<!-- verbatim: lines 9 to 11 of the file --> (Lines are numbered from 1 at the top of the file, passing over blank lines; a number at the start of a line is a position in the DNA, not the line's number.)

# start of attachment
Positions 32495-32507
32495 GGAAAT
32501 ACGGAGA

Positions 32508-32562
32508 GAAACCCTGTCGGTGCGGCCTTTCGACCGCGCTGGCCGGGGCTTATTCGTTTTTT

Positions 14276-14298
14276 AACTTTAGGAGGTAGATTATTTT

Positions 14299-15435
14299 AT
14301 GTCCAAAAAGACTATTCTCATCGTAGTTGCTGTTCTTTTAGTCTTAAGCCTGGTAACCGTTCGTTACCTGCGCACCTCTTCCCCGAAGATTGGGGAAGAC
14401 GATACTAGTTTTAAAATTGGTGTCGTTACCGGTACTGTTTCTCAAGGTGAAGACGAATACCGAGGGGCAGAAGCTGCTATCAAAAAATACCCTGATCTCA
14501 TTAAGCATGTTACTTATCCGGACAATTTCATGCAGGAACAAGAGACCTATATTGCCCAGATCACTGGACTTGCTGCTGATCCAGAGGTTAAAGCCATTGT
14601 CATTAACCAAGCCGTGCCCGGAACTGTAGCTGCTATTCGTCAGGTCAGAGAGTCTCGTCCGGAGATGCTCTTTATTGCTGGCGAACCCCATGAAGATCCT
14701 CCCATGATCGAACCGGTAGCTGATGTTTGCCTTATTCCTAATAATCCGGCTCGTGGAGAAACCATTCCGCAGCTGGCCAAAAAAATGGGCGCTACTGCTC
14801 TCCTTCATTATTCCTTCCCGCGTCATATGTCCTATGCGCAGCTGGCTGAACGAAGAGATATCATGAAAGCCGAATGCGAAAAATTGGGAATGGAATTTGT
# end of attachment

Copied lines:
14299 AT
14301 GTCCAAAAAGACTATTCTCATCGTAGTTGCTGTTCTTTTAGTCTTAAGCCTGGTAACCGTTCGTTACCTGCGCACCTCTTCCCCGAAGATTGGGGAAGAC
14401 GATACTAGTTTTAAAATTGGTGTCGTTACCGGTACTGTTTCTCAAGGTGAAGACGAATACCGAGGGGCAGAAGCTGCTATCAAAAAATACCCTGATCTCA